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Review: Stranger Things Season 2 Is Actually About the Characters, Not the Monsters (so Far)

By Luke Y. Thompson

Review: Stranger Things Season 2 Is Actually About the Characters, Not the Monsters (so Far)

NOTE: This is a review of episodes 1-4 of Stranger Things 2 and may contain mild spoilers. Reviews of the rest will follow at another time.

Episode three of Stranger Things: Season 2 concludes on a disturbing image, both in the context of the show itself and the sense of the subtext it may represent: a child is penetrated through every orifice in the head by a shadow figure, a violation that has consequences for the child's personality and behavior from then on. It's an image so directly from subconscious trauma 101 that it may make you wonder if you've been reading Stranger Things wrongly the whole time. These are the signifiers of abuse, and this has been, after all, the story of a conspiracy to paint one particular child who was horribly violated as a dangerous lunatic, believed only by a small group of peers who feel powerless against institutionalized stranger-danger. The '80s setting gets some cheap reference points, but is it also a coincidence that the '80s were when child stars Corey Feldman and Corey Haim were abused by a business that made sure nobody listened or believed them?

It's heady stuff, but not an unreasonable read given that Stephen King's It is one of key inspirations for Stranger Things, and even the movie version intended for mass consumption left in some explicitly icky references. And if all hell breaking loose at the end of season 1 to the point where everyone finally believed was Hawkins, Indiana's fantasy version of the Weinstein scandal, season 2 paints a palpably uncomfortable follow-up scenario: people move on after only the most obvious threat has been engaged, even if the roots of the darkness are still penetrating every part of the world you know.

You don't have to think that's the underlying theme to appreciate the new episodes; just understand that they may be a trigger if such things are especially uncomfortable to talk about. Meanwhile, there's also Dustin discovering the alien tadpole Will barfed up last season and making it into his pet, and Hopper and Eleven finding weird, brief domestic happiness as they fill one another's emotional gaps in the parent-child dynamic.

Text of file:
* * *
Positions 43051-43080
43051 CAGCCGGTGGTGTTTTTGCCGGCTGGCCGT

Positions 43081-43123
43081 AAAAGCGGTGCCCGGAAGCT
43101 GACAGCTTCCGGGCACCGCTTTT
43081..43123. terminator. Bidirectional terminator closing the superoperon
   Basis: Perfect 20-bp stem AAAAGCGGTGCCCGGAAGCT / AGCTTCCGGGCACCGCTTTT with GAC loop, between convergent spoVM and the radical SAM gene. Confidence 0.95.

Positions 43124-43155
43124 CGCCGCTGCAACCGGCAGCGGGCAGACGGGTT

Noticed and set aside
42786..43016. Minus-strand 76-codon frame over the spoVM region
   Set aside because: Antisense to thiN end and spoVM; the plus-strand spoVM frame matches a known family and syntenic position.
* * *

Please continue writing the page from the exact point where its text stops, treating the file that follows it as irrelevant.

It's quite common for nerd-beloved shows like Twin Peaks, or Jericho, or Lost, to hook the audience in with a central mystery, only to promptly drag its feet about pursuing it further and arguing that the show was never about the plot, but the characters. Newsflash: I don't need the backstory of the guy who took a dump in the hatch while James Hurley was having an affair with his wife; I want to know if the radioactive polar bear killed Laura Palmer NOW, damn it! But Stranger Things actually pulls this off: it puts more stake in whether or not Dustin will ever ask new gamer girl Max out on a date then what exactly the tentacle monsters will do and if they'll be stopped. When it's revealed in the first episode that Hopper is taking care of Eleven, that's all we really need to know, but we subsequently get the whole backstory in flashbacks anyway, and it never feels like it's taking valuable time away from whatever Paul Reiser is doing back at the secret lab.

On the other hand, the woman in the teaser with Eleven's power and a number eight tattoo had better re-occur at some point. But in the meantime, I'm much more anxious for someone to confront Mike about his terrible sexism towards Max. Our hero isn't going to grow up to be a girl gamer hater, is he?

For those of us who remember Winona Ryder as the plain-looking girl mostly ignored by Corey Haim in the movie Lucas (almost certainly not-coincidentally the name of one of our main characters now) there's no small amount of ironic reversal in having her be the out-of-his-league object of a dorky Sean Astin's desire. There are hints that Hopper might turn this into a triangle, or that Astin might make like his former ring-buddy Smeagol and turn darker...again, this sort of drama is actually more exciting than what monster will pop-up next.

Or maybe we're just getting old. But we're still having a blast.

Image: Netflix